Love for meditation sprouts new club


Chelsea Burnett, reporter

While both control and meditation play a role in strengthening one’s focus, self-control doesn’t hold a candle to meditation, which has ten times the effect on focus as control does according to

Rachel Pearce, a biology teacher and yoga club instructor at SHS, finds meditating to be a soothing device to improve students’ educational experience and their capacity for handling school. She also agrees that meditation plays a great role in the lives of the people who practice in it, and believes that it could help all types of students in their educational endeavors and personal outlook on the world.

“I start every class with two minutes of [a guided] meditation… I want to be able to help teach teenagers how to meditate on their own and be more proactive in the mediation process,” Pearce said.

Pearce is in the process of creating a new club at SHS. Both her and the students that participate will be meditating together and will be taught, by her, with instructions on how to lead their own meditations. Pearce says that after a mere eight weeks of meditating, the physical matter of the brain is altered and one literally becomes smarter and is more likely to internally process things before people act so they can make better choices in your life.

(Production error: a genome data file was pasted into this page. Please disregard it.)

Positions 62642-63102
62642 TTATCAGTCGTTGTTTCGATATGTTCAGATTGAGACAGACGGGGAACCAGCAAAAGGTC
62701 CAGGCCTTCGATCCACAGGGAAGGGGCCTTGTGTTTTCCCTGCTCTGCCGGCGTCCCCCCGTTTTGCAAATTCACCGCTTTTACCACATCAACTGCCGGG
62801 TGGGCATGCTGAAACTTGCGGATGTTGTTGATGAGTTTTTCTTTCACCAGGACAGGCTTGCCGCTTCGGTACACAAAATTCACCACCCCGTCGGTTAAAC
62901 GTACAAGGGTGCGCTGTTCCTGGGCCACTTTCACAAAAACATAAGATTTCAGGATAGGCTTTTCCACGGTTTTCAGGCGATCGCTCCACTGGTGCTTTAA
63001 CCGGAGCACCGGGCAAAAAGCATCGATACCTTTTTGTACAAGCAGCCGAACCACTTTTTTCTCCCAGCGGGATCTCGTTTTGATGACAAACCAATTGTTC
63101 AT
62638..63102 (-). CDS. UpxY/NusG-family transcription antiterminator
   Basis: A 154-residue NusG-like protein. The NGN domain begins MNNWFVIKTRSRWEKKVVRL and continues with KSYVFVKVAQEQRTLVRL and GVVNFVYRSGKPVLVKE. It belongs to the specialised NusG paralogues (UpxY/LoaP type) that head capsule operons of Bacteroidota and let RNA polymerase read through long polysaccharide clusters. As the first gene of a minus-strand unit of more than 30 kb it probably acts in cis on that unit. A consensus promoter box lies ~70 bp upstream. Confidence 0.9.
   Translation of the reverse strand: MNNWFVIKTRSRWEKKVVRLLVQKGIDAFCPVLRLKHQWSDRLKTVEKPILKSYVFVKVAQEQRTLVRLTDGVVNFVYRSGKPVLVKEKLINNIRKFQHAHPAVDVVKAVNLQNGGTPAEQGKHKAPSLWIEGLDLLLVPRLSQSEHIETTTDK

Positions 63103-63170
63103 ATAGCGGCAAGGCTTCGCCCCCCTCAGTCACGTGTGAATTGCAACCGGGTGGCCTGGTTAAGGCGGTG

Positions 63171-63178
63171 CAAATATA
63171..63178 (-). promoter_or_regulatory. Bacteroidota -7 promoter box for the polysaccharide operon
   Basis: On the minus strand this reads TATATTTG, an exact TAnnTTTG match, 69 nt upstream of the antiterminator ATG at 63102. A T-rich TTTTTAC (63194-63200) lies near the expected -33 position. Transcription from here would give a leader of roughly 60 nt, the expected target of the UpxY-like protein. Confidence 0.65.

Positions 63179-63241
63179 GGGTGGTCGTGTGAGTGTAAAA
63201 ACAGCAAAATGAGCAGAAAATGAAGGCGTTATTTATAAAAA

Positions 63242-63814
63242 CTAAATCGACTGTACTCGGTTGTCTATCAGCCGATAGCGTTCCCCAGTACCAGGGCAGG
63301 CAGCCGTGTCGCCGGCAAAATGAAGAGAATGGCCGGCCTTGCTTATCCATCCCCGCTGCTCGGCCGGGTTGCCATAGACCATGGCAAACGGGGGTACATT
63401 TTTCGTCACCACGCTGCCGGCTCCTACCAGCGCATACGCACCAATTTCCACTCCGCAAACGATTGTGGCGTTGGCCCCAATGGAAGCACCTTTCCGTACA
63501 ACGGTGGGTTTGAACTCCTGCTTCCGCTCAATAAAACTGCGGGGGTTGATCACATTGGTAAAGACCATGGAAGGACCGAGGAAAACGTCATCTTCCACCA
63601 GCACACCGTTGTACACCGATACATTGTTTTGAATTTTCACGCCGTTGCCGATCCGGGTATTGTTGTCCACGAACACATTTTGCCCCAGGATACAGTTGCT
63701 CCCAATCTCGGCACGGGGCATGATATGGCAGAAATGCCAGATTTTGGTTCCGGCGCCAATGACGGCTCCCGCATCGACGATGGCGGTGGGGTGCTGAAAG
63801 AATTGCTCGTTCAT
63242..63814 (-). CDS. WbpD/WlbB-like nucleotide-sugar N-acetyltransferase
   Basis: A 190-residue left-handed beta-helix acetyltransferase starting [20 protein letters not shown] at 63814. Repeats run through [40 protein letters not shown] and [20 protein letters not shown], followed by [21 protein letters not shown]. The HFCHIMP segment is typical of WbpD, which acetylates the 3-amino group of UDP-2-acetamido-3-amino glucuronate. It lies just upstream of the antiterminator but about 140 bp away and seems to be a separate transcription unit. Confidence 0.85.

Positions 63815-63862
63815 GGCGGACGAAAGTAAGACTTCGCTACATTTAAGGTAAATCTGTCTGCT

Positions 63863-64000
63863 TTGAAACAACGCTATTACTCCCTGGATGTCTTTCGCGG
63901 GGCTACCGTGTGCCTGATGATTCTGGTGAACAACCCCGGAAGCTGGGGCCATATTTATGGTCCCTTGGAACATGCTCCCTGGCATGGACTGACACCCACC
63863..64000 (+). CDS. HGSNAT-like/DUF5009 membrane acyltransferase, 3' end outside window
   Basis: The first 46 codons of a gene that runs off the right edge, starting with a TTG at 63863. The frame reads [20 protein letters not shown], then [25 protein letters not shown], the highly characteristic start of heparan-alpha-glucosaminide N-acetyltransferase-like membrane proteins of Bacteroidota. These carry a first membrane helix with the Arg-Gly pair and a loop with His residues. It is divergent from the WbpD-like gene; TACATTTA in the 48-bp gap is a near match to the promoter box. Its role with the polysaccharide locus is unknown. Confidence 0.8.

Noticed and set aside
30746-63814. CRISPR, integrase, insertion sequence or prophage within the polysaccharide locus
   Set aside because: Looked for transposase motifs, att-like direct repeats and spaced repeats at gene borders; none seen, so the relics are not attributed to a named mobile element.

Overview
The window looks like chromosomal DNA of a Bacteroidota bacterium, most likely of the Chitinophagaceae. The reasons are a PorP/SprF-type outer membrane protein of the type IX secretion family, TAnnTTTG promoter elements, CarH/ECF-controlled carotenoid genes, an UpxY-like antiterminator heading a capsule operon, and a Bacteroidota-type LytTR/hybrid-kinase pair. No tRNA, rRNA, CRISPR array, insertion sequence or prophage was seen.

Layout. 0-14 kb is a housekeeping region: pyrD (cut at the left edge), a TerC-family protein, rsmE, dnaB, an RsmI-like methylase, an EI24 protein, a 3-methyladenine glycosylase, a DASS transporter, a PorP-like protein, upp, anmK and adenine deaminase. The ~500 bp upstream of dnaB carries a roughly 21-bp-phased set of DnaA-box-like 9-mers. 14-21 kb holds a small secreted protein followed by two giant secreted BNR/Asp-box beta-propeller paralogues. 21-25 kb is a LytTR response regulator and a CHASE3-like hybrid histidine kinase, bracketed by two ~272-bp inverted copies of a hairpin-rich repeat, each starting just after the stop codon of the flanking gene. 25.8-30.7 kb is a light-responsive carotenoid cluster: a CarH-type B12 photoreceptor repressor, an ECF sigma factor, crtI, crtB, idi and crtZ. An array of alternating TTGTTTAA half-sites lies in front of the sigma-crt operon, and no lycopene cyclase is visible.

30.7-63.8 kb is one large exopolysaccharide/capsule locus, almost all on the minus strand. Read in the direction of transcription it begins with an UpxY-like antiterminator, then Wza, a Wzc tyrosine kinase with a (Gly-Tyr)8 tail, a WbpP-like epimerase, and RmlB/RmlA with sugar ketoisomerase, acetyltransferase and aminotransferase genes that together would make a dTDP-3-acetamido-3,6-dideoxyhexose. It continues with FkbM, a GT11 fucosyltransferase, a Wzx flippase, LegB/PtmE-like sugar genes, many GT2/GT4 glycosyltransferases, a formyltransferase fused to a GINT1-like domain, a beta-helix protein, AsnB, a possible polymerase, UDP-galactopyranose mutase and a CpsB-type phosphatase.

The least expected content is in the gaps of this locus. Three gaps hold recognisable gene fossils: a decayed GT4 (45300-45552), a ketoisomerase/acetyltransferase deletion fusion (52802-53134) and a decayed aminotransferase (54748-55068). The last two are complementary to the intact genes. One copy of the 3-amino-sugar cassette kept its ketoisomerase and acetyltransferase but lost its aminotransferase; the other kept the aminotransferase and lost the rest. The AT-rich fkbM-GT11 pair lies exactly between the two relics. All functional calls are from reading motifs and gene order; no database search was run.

With the enhanced ability to think before students act, Pearce believes that by having this club and encouraging the “frequent flyers” of the dean’s office to join, it will improve their attitudes among many other things.

Pearce says that there are already some schools who have a designated time for meditation for the students for a few minutes in the morning and in the afternoon, where the entire school meditates.

“I would love for something like that to happen here,” Pearce said.

As for the meditation club, Pearce is confident that it will pick up by word of mouth after it starts, and she hopes to see a lot of faces there to get help clearing their minds and broadening their minds.